The sizzling summer temperatures might have garden owners reaching for their hosepipes to keep their lawns looking good, but nature lover Bill Oddie is asking people to spare a thought for birds in need of water to drink and bathe in.
His message this summer is: "Water the birds!"
"I'm not for a minute suggesting that you sprint around the garden hosing down blackbirds and robins. That's not the kind of watering I'm encouraging," he says.
"No. It is as basic as this: provide fresh drinking and bathing water for birds, daily if you can, and you'll make life so much easier for them, and you'll enjoy the spectacle of watching them splash around. It's great fun, and it costs pennies. Get the kids involved this summer."
Birds bathe to keep clean and also to keep their feathers in good condition.
Bird baths are good for this but a shallow dish or plate will work just as well, says Bill. The most important thing is that it is filled daily and cleaned regularly.
"You'll soon be awash with happy birds," he says.
For some birds, the warm weather affects their food supply. Blackbirds, for example, would normally feed earthworms to their young but the dry weather means they will be more reliant on bird food being put out for them. While this will keep them well fed, it won't provide them with the same moisture as natural foods.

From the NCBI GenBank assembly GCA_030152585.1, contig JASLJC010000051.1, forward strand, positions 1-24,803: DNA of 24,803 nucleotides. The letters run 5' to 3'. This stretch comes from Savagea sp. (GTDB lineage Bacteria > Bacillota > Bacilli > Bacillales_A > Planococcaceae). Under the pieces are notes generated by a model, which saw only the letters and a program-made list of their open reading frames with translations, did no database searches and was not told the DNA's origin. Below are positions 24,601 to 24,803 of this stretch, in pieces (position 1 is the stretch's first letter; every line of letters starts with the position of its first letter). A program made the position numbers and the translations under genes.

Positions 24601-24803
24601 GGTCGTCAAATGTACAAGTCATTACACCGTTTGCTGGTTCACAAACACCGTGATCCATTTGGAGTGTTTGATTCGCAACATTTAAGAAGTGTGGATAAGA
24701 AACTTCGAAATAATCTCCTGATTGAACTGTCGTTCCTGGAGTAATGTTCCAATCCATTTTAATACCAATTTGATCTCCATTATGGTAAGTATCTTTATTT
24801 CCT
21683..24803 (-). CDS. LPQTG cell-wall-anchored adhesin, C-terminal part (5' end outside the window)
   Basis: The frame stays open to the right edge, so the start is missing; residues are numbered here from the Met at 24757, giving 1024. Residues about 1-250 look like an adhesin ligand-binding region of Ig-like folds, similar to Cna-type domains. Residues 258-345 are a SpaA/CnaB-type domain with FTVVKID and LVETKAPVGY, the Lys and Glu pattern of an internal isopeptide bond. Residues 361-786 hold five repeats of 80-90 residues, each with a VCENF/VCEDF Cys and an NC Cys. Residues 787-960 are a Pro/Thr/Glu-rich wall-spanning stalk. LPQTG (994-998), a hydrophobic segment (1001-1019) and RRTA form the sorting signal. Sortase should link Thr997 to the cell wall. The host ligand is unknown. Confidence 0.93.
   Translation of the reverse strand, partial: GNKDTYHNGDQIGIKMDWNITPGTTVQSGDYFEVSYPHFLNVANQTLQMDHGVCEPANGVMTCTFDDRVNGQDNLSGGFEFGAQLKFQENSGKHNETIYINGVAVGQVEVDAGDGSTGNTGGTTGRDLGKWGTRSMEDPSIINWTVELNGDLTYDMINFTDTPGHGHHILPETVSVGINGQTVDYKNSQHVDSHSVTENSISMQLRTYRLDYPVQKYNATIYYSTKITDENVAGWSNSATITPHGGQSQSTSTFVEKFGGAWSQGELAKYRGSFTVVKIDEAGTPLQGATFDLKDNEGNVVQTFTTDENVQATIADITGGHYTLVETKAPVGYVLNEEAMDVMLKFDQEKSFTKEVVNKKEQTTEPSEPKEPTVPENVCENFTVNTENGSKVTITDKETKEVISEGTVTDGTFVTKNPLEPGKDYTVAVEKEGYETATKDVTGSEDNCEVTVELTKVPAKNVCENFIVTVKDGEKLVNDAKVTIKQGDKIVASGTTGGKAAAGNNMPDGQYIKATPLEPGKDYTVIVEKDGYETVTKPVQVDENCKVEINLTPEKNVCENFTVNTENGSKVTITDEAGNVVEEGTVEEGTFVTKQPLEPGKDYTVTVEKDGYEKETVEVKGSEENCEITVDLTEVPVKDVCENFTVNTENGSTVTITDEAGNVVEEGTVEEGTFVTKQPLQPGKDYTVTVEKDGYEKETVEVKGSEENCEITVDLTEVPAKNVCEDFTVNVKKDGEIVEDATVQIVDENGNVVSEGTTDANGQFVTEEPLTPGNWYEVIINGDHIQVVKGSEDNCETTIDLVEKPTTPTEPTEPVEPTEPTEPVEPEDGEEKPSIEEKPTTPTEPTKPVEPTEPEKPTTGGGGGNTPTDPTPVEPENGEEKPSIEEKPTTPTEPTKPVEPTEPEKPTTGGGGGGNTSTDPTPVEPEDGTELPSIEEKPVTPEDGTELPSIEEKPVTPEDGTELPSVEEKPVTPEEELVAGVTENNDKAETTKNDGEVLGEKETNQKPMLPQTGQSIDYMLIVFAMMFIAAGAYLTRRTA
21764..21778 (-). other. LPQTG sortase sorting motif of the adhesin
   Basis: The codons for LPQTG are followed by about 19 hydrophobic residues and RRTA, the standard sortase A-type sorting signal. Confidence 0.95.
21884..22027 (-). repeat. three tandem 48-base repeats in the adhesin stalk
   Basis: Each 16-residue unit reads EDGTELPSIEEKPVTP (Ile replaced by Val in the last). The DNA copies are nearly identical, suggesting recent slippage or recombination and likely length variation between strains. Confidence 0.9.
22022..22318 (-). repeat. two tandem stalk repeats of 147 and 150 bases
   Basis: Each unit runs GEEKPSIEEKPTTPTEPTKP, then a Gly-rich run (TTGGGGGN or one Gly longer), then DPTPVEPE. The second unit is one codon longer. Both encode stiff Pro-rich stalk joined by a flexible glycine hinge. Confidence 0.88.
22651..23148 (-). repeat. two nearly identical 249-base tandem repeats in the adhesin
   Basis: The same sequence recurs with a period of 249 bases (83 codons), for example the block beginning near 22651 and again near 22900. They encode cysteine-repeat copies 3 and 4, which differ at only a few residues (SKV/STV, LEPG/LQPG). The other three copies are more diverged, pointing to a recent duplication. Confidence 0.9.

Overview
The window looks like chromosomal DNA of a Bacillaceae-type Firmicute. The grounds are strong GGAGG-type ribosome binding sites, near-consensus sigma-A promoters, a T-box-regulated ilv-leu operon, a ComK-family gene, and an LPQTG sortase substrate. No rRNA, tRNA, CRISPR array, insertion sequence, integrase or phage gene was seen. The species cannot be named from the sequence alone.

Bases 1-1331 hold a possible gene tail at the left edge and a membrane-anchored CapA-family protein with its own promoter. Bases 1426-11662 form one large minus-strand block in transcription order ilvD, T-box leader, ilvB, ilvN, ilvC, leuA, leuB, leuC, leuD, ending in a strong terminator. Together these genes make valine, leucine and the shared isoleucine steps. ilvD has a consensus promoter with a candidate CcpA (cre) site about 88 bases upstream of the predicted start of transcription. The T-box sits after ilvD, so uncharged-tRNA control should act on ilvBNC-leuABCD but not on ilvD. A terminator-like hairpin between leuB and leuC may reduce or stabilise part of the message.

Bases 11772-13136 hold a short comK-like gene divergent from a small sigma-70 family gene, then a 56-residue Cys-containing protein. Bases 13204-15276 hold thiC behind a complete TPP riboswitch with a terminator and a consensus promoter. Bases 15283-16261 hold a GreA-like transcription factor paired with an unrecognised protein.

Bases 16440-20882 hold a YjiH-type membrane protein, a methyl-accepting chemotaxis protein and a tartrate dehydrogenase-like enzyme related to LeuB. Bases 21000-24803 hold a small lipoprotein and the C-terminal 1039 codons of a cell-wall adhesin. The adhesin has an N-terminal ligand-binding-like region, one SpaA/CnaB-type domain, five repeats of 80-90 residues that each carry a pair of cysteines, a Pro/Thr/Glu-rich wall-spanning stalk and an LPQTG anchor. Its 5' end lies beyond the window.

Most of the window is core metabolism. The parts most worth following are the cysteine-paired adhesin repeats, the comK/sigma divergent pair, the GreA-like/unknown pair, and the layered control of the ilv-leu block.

Bill is encouraging people to get their cameras out and share their pictures of birds bathing via the hash tag #waterthebirds
"Of course we know it will only be a matter of days before the weather changes and we'll have a deluge of rain," he says.
"However, providing fresh water, daily, is a great habit to succumb to as birds need watering all year round – even in winter."
Haith's Bird Food has this advice for your bird bath:
• It is best to use tap water rather than from a water-butt (unless the water from a butt is 'new and fresh' – e.g. after a storm), and the water topped up or replaced whenever necessary (which will probably be at least once a day if the birds take to it).
• It's likely that a small build-up of algae will occur and attach itself to the bird bath, but this can be easily cleaned of with a stiff brush (an old washing up brush is ideal).
• It's best not to use any sort of household detergent or cleaning aid to clean the bird bath (just clean water), but, if you do (perhaps because it really does need a very good clean), then it's important to ensure it's rinsed out with plenty of clean water so none of the detergent remains. Special wildlife-friendly cleaning products are available online at www.haiths.com
• Bill Oddie's Bird Food Recipes are available direct from ASDA, Sainsbury's, Waitrose and Wilkinson, or see www.billoddiesbirdfood.co.uk for details.